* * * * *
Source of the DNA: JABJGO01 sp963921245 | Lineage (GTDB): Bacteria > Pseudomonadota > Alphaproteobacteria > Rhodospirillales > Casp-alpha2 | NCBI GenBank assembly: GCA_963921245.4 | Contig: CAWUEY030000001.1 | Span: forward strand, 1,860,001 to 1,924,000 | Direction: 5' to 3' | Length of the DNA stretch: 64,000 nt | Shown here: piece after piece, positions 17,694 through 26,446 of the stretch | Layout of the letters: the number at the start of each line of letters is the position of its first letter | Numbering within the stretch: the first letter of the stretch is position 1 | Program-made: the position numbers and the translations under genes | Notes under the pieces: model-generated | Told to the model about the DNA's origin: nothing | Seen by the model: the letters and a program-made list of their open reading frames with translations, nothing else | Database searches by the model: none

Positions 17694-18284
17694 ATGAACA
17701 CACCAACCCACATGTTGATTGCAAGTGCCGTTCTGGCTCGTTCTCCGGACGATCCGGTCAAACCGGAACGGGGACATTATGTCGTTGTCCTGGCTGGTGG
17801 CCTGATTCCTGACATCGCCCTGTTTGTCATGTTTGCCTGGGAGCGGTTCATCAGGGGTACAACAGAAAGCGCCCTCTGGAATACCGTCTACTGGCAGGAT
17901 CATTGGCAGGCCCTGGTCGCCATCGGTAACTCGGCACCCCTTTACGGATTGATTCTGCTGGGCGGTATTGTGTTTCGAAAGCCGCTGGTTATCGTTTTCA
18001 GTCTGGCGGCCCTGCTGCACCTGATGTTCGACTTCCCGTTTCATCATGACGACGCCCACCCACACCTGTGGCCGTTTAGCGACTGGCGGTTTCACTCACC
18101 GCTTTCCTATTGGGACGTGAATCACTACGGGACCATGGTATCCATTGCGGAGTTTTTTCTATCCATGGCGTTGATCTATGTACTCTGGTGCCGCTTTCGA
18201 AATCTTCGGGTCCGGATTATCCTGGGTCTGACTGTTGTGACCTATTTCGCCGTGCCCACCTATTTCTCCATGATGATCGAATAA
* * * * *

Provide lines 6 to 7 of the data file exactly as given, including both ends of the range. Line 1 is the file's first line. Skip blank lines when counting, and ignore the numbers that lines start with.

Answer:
17901 CATTGGCAGGCCCTGGTCGCCATCGGTAACTCGGCACCCCTTTACGGATTGATTCTGCTGGGCGGTATTGTGTTTCGAAAGCCGCTGGTTATCGTTTTCA
18001 GTCTGGCGGCCCTGCTGCACCTGATGTTCGACTTCCCGTTTCATCATGACGACGCCCACCCACACCTGTGGCCGTTTAGCGACTGGCGGTTTCACTCACC